Shabbat Parashat VaYakhel-Pekudei Shabbat HaChodesh Shabbat Mevarekhim HaChodesh The Value of Diversity and Inclusion March 17, 2023 – 25 Adar 5783

Dear Friends,

Passover is just around the corner!  This Shabbat we will be reciting the blessing for the new Jewish month of Nisan – the month in which, according to the Torah, our people experienced the Exodus from Egypt – one of the greatest “transitions” of all times.  Rosh Chodesh Nisan will be on Wednesday night and Thursday of this coming week.  May it be a month of successful transitions, of good health and of happiness.

This Shabbat is also the final special Shabbat before Passover – Shabbat HaChodesh.  The special Maftir aliyah read on this Shabbat from the Book of Shemot [Exodus] describes the night of the very first Passover.

And, our weekly Torah portion/s of VaYakhel and Pekudei, conclude our reading of the second book of the Torah, Exodus!  It is a book replete with transitions.    In the book of Exodus, our people grow from a family into a nation.  They move from being welcome and appreciated strangers to being slaves in Egypt.  They are redeemed from slavery but are not yet ready to assume responsibility for their future.  They receive the Torah on Mount Sinai but they rebel against God and against their leaders.  In the end, they “re-group” and move toward the Promised Land, slowly…So many transitions.

Of course, transitions are notoriously difficult both for individuals and for groups.  For all groups, including congregations, transitions can be especially challenging because we face greater uncertainty than we may normally expect and our individual reactions to any particular moment of transition may vary greatly.  In the face of this reality, calm, steady leadership is crucial to moving forward through times of increased uncertainty.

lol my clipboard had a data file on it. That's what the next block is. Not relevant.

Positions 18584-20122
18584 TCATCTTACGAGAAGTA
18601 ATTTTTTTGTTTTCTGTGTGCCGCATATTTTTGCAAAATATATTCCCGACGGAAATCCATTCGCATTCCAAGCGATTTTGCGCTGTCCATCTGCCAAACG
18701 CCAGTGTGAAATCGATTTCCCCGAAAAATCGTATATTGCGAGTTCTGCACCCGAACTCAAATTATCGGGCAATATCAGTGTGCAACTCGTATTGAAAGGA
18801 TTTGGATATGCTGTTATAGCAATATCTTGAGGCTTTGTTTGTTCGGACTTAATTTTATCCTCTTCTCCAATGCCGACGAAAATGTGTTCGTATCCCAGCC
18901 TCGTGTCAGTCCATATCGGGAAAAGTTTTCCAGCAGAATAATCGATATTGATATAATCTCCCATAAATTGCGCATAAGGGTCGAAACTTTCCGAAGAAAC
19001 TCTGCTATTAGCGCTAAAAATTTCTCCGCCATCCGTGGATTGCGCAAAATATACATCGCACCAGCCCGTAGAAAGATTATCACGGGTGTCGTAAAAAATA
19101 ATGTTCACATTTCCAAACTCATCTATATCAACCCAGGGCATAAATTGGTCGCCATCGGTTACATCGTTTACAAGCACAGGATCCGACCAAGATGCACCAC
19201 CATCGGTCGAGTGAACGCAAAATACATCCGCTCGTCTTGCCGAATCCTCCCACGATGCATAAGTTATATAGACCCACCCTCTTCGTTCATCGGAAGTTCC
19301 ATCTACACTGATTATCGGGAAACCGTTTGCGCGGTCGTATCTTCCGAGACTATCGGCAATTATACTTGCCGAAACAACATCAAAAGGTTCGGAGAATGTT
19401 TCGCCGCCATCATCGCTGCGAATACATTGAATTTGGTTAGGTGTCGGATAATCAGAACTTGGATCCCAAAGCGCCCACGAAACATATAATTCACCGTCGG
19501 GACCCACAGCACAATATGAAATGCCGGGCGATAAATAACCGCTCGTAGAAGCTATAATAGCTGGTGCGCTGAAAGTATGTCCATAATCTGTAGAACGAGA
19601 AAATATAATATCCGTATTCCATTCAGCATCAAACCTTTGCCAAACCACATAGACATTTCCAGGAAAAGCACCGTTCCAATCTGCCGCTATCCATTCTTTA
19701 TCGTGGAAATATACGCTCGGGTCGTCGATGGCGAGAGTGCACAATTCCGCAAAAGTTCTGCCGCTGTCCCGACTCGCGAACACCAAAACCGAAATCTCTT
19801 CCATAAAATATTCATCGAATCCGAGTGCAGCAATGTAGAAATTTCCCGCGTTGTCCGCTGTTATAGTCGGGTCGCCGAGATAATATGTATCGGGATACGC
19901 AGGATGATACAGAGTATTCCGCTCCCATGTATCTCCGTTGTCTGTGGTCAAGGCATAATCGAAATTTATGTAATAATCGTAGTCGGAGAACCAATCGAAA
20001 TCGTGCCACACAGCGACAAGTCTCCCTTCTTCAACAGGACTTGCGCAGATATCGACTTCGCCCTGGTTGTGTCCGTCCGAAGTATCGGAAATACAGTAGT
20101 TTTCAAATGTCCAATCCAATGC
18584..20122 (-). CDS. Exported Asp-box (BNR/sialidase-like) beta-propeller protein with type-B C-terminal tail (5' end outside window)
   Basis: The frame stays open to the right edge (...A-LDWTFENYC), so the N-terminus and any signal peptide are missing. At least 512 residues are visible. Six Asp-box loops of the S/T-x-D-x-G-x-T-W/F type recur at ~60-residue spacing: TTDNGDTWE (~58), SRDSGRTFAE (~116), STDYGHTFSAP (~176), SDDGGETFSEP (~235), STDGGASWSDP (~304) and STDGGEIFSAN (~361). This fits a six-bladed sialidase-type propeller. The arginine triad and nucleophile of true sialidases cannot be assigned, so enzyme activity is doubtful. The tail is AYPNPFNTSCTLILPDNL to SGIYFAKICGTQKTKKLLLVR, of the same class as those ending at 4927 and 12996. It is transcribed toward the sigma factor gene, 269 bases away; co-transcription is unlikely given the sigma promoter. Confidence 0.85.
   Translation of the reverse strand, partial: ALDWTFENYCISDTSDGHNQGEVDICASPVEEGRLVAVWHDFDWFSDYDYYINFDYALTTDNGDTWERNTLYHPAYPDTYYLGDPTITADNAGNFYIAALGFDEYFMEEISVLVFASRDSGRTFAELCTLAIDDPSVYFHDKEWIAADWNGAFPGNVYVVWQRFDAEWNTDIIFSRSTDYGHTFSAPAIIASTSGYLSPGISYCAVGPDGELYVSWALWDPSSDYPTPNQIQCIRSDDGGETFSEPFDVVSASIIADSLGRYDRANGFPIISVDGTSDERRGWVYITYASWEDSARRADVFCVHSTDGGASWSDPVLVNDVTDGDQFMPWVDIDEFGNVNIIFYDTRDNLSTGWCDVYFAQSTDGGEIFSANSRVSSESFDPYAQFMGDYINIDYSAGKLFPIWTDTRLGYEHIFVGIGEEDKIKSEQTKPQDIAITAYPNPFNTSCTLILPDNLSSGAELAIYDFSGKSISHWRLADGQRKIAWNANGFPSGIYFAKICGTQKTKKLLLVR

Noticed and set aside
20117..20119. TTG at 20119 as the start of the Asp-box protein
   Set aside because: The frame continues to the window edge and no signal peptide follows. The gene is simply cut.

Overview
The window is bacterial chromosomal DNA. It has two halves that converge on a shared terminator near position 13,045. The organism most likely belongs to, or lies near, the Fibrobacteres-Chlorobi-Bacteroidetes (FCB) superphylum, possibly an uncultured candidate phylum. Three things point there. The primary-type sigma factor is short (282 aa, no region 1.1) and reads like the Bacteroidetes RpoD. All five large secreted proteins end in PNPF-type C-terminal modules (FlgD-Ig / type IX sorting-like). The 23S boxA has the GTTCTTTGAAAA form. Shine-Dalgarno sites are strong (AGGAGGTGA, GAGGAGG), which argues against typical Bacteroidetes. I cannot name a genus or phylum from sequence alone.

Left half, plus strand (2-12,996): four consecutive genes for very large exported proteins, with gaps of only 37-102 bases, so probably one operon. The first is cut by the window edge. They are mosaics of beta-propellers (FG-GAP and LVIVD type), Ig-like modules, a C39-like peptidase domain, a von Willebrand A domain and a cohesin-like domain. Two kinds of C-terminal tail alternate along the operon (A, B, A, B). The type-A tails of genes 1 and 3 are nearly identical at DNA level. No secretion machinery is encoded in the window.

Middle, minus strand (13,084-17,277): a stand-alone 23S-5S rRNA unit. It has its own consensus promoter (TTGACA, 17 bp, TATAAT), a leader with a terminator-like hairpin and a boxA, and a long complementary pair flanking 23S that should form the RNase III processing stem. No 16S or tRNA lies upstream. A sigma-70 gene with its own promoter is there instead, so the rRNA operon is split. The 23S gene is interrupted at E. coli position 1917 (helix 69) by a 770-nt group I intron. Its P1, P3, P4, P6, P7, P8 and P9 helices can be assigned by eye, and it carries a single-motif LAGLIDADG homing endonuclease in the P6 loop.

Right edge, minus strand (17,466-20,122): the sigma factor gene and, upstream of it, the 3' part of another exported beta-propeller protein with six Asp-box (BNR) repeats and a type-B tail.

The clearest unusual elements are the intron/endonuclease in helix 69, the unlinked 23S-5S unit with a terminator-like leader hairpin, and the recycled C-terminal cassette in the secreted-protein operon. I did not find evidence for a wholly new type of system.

Our double Torah portion gives us an important clue to successful leadership in times of transition.

Most of us have all heard of Bezalel – the individual named by God to fashion the items that constituted the Sanctuary in the desert.  But, we may not remember that, along with Bezelel, another individual, Oholiav, son of Ahisamach of the tribe of Dan (Exodus 35:34), was also tasked with doing this important work.

Bezalel was the grandson of Hur who was at Moses’ side assisting him to win the war when the Israelites were attacked by Amalek for no reason whatsover.  Hur was the son of Miriam, Moses’ sister.  Hur’s father was Caleb, son of Jephunneh, of the tribe of Judah.  In short, Bezalel was a descendant of Jacob and his wife Leah and he came from a distinguished and well known line of leaderhip!

Oholiav, on the other hand, came from the tribe of Dan – a less prestigious tribe.  And he was a descendant of Jacob and Jacob’s less well known maidservant wife, Bilhah.  Yet, God names Oholiav as an equal partner with Bezalel in the crafting of the Sanctuary.

What can we learn from this?

It seems that the value of diversity and inclusion in leadership is not a new idea!  The Torah is lettting us know that, especially in times of transition, it is best to involve a more inclusive and more diverse group in the work of leadership.  It is better to delegate responsibility more broadly, to listen to more ideas, to discuss, and, ultimately, to move forward successfully into a brighter future!

At Rodef Sholom Temple, we have a tradition of being open to the ideals of diversity and inclusion in leadership.  It is my prayer that we continue to work together and that we continue to move forward toward greater blessing, continued celebrations, and heightened appreciation of Jewish life and of the wisdom of Torah.

Shabbat Shalom!

Rabbi Gilah Dror